Sharing the Stories: Digital Program Evaluation as Youth Work

Sharing the Stories: Digital Program Evaluation as Youth Work

Heather L. Ramey (Humber College Institute of Technology and Advanced Learning, Canada & Centre of Excellence for Youth Engagement, Canada & Brock University, Canada), Heather L. Lawford (Bishop's University, Canada & Centre of Excellence for Youth Engagement, Canada & Brock University, Canada) and Sharif S. Mahdy (Students Commission of Canada, Canada & Centre of Excellence for Youth Engagement, Canada)
Copyright: © 2020 |Pages: 18
DOI: 10.4018/978-1-7998-2956-0.ch008

Abstract

Digital technologies can provide youth work researchers with the power to conduct large-scale research on processes and outcomes of youth work services. This includes collaborative evaluations across programs, as a way of capturing the story of what happens in youth services, as a form of digital storytelling. Where this collaborative evaluation work is founded in youth-adult partnerships, it is a form of youth work. In this chapter, the authors outline the need for collaborative evaluation in their own context of Canadian youth work, and their experience of collecting digital program data in youth services. They offer a working model for digital youth service evaluation, which places the collective engagement of youth and other partners at its centre. Drawing on the model, they discuss the lessons we have learned in this process. To be successful, digital youth services evaluation requires building relationships and connections across digital space and adherence to youth work principles.
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Sharing The Stories: Digital Program Evaluation As Youth Work

Digital technologies can provide youth work researchers with the power to explore questions about youth work in ways previously not possible. This includes larger-scale research on processes and outcomes of youth work services. Until now, evaluation of youth services in Canada has tended to involve, at best, stand-alone internal individual program evaluation (e.g., Lovell et al., 2016). Collective stories of the impacts of youth work across youth programs have therefore been largely undocumented. Here, digital technology offers new possibilities. Large-scale online evaluations in the form of collaborative evaluation studies can be a way of capturing the story of what happens in youth services, as a form of digital storytelling. As noted by one of our youth partners, this research is a way to legitimize what youth programs do, and to show others that they matter (Maddy Ross, personal communication). Further, where this collaborative evaluation work is founded in youth-adult partnerships, it is a form of youth work.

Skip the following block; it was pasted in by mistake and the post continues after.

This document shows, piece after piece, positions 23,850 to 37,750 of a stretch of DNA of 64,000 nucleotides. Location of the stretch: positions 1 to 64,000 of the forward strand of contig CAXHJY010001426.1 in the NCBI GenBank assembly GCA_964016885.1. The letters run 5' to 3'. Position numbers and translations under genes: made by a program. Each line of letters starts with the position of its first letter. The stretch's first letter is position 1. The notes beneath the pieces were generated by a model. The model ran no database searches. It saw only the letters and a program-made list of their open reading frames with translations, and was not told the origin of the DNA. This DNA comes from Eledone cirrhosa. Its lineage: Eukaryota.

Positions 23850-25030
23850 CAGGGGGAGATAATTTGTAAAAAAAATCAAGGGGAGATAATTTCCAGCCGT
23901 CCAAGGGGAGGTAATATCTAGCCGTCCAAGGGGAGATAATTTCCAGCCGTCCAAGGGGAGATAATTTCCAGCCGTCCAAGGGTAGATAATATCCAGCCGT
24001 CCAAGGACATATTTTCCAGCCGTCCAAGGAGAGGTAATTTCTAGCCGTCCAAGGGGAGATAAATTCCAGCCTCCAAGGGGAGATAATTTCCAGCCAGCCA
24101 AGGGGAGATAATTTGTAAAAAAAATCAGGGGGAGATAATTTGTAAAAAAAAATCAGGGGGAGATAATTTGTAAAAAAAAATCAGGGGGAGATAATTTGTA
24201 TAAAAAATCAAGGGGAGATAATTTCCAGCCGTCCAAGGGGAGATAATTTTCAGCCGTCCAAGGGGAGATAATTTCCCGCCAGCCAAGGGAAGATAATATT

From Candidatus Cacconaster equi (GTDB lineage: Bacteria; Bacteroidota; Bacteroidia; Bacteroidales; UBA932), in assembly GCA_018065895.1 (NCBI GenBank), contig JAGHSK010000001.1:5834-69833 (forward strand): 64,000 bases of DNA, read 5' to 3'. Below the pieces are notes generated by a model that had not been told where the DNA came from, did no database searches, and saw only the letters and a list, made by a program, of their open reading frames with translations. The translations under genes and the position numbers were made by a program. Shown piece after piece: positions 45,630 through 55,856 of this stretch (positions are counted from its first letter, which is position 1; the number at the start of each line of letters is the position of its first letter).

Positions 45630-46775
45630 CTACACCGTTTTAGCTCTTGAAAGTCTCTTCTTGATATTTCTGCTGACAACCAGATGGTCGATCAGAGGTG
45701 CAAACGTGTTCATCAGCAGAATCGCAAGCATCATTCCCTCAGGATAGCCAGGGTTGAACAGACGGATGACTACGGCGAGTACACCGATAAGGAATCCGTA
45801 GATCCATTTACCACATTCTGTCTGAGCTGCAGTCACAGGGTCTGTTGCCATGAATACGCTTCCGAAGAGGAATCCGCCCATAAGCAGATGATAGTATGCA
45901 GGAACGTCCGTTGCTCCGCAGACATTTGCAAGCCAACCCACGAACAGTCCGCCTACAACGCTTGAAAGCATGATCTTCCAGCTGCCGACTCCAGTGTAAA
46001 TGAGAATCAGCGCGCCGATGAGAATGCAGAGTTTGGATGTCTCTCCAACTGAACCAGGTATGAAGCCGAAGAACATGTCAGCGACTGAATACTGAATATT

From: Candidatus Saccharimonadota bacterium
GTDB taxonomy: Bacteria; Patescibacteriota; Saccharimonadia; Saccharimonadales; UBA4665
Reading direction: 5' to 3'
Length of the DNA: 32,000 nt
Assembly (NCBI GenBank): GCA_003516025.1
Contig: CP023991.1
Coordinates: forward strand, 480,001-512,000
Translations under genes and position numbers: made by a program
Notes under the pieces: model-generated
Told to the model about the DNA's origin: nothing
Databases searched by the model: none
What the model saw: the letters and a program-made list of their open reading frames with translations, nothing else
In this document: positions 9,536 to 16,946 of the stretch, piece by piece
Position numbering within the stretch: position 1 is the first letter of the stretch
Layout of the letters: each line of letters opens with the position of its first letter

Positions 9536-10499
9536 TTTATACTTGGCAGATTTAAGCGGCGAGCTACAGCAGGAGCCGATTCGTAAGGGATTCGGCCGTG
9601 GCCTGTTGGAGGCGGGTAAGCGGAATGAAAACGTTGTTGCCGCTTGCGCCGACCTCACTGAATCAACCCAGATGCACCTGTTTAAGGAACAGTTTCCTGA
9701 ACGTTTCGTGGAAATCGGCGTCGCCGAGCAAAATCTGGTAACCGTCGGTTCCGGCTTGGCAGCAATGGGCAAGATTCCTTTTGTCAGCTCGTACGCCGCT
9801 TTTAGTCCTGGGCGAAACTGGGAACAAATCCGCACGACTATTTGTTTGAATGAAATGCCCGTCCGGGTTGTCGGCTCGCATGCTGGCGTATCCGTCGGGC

In this chapter, we outline the need for collaborative evaluation in Canadian youth work, and discuss our own work in collecting digital program data in youth services. We also offer a working model for digital youth service evaluation, which places the collective engagement of youth and other partners at its centre. Drawing on the model, we discuss the lessons we have learned in this process.

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